Summary of “Inside Nintendo’s secretive creative process”

Nintendo is coming out of a rough patch in its 128-year history.
Takahashi paints innovation as a side-product of Nintendo’s working culture – something about which the company has always been notoriously secretive.
In the last few years it has started to open up just a little; its regular Nintendo Direct broadcasts show the faces behind games such as Mario, Zelda, Animal Crossing and Splatoon.
For a long time, the creative face of Nintendo was Shigeru Miyamoto, the creator of Mario – but now there is a newer generation of game creators in the limelight, including Splatoon’s director Tsubasa Sakaguchi, who joined the company in 2004.
Nintendo does not prioritise experience in its hiring, says Takahashi – instead it looks for focus.
“This is the advantage we have at Nintendo as a software/hardware integrated organisation – when we do research for our new hardware systems, our software developers, our artists, our programmers and our hardware engineers all get together and decide what we should aim for. We’ve been doing that for many years.”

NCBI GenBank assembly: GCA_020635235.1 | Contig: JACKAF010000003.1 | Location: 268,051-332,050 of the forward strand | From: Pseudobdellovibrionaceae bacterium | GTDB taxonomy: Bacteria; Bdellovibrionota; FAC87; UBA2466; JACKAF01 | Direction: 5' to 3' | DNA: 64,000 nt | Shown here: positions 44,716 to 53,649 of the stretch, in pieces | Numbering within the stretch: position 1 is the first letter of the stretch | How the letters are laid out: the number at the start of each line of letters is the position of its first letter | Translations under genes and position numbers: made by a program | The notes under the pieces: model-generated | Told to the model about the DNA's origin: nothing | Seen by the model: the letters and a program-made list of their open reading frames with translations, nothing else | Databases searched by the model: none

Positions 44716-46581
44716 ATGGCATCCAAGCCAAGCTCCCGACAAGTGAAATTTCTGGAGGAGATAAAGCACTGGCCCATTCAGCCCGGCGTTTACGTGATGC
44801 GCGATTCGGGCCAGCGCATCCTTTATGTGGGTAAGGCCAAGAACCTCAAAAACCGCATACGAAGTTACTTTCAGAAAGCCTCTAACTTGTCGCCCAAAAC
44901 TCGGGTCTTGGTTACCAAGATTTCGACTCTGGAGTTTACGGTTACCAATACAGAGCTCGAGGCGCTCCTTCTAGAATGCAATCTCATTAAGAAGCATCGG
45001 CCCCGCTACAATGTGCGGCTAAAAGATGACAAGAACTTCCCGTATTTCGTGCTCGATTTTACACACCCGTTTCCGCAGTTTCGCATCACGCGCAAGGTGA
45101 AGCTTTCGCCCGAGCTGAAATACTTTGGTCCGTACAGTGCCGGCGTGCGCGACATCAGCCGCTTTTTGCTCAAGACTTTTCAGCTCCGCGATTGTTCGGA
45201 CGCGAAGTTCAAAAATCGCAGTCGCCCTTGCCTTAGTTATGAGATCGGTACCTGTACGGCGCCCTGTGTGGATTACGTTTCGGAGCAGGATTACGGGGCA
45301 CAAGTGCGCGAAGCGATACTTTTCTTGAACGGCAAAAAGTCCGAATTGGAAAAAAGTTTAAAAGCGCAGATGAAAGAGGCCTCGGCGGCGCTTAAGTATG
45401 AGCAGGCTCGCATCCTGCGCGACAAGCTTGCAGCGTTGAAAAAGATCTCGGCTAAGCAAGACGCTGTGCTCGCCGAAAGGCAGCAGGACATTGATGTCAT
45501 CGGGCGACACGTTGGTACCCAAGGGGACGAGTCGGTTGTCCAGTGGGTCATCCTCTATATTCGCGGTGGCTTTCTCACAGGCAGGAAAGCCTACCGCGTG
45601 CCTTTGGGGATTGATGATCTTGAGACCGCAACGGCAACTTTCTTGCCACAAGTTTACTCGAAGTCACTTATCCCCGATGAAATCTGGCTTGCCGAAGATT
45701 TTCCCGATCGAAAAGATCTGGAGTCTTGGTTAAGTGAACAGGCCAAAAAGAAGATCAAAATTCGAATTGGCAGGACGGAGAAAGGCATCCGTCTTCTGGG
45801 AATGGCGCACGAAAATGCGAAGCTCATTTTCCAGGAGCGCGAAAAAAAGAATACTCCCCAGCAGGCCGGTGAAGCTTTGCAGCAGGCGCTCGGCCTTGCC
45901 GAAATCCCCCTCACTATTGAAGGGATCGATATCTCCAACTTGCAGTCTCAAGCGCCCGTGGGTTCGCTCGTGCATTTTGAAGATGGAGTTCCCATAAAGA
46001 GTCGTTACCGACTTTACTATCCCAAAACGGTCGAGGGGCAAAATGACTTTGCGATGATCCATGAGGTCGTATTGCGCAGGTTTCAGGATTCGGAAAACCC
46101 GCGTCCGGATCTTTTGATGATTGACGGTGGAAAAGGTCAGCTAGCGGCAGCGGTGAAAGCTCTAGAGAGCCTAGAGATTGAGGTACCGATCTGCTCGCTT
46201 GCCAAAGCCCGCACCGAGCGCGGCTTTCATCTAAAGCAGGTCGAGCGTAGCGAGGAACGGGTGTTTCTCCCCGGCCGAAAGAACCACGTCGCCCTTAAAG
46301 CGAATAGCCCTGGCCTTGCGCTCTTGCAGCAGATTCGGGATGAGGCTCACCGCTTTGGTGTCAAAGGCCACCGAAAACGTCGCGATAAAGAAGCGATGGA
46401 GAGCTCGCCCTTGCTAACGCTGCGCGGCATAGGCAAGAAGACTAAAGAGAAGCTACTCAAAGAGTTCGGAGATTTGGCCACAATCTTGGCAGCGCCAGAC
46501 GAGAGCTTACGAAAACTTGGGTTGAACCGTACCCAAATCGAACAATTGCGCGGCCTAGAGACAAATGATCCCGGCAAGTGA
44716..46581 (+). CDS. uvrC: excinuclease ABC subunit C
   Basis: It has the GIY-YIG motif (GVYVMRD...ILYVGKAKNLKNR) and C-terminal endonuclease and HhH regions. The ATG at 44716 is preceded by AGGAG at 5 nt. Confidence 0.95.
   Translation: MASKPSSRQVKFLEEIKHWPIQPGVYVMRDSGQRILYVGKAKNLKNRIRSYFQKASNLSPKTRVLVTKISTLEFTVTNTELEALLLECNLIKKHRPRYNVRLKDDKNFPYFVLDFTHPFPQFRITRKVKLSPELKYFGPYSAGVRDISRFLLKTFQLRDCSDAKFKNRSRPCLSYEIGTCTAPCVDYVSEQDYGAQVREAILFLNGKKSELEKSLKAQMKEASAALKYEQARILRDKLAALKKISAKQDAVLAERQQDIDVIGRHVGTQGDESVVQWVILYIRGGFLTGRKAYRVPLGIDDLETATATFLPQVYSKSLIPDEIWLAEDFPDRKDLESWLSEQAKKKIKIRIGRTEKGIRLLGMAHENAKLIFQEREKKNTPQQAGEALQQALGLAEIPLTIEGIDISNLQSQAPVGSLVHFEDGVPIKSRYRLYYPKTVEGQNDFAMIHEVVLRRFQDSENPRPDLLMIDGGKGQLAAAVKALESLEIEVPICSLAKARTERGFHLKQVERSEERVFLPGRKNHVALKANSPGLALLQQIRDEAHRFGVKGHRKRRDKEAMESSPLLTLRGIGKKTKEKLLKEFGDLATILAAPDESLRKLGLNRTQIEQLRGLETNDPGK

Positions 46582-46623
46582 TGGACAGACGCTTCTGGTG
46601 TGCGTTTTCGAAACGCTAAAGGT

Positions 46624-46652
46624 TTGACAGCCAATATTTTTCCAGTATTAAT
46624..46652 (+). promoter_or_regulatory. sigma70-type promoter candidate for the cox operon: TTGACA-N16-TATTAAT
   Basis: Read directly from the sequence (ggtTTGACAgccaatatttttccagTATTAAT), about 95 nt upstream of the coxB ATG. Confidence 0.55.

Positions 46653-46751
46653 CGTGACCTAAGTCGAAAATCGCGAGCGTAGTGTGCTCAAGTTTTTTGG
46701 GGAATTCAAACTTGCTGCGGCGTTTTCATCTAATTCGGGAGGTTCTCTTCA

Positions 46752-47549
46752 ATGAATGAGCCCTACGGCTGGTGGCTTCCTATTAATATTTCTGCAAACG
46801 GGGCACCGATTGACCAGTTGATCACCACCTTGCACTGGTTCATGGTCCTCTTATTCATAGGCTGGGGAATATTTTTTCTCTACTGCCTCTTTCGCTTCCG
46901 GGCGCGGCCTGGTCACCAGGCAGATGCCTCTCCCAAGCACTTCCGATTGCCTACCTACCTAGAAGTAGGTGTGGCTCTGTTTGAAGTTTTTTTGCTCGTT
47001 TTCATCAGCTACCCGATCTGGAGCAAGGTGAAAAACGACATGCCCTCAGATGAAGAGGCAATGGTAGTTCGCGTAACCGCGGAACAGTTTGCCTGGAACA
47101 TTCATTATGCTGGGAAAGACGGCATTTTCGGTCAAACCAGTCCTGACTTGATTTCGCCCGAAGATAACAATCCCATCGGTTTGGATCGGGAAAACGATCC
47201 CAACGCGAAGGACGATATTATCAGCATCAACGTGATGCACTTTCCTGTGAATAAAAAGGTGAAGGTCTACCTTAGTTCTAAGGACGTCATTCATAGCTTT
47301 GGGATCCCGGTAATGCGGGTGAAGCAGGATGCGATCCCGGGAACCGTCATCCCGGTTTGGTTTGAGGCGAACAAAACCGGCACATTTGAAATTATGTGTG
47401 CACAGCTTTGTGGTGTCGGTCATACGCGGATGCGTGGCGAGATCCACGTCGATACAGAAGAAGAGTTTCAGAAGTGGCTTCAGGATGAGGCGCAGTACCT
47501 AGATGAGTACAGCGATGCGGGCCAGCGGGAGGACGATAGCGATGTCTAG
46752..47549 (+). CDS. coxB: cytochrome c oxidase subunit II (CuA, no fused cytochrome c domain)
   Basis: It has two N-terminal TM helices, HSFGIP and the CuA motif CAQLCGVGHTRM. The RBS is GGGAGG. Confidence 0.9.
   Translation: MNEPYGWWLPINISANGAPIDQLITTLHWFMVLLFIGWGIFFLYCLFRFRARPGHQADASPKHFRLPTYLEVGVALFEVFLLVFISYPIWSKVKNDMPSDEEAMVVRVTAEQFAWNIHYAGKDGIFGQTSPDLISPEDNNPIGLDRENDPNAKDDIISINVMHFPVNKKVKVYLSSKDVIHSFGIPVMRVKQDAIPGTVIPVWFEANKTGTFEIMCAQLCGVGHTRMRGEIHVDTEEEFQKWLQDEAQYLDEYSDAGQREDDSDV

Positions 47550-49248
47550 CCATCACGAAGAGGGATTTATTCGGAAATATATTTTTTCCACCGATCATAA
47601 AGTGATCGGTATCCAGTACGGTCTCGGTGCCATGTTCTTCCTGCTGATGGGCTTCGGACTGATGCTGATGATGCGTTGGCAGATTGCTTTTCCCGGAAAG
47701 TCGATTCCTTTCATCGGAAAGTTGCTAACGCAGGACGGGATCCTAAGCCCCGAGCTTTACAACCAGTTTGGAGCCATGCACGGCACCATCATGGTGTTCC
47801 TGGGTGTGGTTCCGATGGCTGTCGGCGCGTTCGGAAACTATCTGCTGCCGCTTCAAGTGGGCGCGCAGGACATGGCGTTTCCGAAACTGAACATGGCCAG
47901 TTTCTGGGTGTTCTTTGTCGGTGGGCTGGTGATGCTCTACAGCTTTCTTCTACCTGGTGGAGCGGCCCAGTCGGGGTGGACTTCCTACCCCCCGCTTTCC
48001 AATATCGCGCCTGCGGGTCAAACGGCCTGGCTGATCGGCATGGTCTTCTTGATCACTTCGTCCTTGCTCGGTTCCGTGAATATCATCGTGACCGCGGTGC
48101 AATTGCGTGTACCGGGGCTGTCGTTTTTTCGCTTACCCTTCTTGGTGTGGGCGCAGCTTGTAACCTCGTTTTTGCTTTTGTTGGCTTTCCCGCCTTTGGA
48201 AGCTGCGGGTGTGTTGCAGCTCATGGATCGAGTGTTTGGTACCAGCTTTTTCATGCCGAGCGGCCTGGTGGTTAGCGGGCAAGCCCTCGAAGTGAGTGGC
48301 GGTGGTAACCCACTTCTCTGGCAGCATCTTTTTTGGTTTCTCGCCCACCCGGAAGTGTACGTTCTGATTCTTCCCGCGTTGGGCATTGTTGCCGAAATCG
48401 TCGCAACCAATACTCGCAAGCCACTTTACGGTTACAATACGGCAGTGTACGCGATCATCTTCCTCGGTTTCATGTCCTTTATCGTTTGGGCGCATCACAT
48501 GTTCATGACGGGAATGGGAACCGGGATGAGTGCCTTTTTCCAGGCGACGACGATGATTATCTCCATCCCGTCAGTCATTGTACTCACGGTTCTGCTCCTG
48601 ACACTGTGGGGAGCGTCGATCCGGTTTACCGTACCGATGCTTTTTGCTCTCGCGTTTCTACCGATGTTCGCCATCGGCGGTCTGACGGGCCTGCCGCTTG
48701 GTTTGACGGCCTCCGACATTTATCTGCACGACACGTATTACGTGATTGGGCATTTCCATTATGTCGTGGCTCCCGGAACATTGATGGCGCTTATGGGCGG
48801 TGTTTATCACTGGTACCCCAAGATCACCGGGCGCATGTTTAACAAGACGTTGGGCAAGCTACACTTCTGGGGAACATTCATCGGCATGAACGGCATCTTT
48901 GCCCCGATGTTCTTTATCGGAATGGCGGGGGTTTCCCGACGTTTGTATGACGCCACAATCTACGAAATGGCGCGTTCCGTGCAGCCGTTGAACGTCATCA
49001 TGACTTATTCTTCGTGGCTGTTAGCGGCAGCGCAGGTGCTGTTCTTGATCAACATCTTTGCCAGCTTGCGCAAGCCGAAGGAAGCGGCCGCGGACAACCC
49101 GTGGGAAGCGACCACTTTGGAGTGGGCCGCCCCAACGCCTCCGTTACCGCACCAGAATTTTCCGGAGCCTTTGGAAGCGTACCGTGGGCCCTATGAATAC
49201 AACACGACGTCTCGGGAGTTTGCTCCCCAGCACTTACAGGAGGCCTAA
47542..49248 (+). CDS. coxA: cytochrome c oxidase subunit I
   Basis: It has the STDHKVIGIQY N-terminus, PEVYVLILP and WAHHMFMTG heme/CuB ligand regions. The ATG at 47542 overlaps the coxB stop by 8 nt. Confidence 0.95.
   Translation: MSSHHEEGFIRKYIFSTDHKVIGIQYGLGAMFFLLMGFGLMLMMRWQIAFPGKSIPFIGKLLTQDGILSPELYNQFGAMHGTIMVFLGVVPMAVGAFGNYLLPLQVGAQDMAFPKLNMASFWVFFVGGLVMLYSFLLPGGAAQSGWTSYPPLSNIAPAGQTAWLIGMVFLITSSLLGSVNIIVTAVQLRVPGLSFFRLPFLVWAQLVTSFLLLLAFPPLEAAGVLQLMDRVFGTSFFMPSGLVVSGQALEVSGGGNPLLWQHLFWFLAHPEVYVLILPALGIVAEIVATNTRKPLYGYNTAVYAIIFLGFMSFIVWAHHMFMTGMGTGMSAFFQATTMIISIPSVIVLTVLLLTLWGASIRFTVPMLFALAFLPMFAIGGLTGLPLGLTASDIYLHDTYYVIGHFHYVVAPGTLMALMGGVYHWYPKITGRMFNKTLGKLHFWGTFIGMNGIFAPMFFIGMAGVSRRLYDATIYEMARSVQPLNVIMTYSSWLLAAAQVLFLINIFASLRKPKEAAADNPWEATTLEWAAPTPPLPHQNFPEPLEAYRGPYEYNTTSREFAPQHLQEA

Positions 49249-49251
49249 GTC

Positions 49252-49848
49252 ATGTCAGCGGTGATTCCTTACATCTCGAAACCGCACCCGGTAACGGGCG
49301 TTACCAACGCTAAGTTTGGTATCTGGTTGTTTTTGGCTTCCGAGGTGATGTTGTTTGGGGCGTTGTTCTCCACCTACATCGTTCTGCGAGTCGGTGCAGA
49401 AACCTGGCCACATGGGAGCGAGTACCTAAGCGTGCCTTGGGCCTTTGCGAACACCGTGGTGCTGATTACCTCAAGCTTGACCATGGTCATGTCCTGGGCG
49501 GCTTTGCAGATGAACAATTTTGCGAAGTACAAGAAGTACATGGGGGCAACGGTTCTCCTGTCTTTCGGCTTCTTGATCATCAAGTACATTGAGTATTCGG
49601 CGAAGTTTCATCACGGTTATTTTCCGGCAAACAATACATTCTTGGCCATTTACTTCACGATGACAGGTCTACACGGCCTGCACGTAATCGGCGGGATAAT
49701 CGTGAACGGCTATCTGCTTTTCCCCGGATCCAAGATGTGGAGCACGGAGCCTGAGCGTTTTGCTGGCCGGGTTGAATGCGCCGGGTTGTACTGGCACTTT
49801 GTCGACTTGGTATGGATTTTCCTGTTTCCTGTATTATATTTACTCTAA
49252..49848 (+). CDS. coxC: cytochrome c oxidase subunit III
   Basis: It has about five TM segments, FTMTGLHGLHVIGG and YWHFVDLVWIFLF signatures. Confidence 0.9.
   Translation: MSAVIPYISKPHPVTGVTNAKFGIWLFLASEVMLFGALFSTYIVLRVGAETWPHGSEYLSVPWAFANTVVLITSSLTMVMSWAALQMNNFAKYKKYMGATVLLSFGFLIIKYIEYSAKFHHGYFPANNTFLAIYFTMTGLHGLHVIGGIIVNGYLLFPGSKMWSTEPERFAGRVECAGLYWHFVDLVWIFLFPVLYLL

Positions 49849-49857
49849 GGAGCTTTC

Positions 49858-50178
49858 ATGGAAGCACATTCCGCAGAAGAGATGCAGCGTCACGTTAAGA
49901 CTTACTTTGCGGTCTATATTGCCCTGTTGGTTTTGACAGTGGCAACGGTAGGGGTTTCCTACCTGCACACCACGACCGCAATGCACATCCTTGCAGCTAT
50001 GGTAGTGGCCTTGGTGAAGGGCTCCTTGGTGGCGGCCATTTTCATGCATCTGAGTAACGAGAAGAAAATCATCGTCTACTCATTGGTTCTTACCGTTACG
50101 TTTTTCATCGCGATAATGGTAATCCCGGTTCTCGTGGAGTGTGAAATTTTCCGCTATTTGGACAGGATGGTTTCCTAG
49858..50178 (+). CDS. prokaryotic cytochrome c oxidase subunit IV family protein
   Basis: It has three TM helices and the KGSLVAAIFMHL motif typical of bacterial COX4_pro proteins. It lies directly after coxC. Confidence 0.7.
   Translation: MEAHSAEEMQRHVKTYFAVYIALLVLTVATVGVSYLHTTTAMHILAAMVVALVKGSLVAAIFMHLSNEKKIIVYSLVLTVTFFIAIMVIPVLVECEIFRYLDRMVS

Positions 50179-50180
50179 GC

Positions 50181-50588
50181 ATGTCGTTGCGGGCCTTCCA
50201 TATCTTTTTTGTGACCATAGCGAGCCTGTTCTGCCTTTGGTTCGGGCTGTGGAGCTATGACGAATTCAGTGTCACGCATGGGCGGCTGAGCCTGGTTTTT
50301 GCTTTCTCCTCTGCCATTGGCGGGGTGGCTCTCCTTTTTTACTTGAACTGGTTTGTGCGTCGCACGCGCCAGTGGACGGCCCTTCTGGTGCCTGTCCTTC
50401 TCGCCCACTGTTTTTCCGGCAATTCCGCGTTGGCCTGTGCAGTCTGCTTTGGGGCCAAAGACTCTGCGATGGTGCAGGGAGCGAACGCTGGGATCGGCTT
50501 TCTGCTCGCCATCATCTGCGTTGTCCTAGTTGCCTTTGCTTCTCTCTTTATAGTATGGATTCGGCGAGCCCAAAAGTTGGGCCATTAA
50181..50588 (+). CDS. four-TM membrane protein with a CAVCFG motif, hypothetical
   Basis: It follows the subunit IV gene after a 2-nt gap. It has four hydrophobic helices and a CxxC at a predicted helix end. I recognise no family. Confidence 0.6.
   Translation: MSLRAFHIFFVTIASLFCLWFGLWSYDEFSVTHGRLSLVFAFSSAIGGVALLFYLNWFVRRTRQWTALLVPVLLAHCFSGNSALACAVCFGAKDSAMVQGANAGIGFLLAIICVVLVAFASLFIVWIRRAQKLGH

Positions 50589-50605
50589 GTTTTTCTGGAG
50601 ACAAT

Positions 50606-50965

Nintendo Labo – the company’s most recent big idea, which uses the Switch console to turn cardboard models into interactive toys – is emblematic of Nintendo’s preference for finding new ways to use old or cheap technology, rather than rushing to keep up with cutting edge.
The remark recalls a philosophy ascribed to legendary Nintendo engineer Gunpei Yokoi who referred to his great achievements – the Game & Watch and Game Boy – as “Lateral thinking with withered technology”.

The orginal article.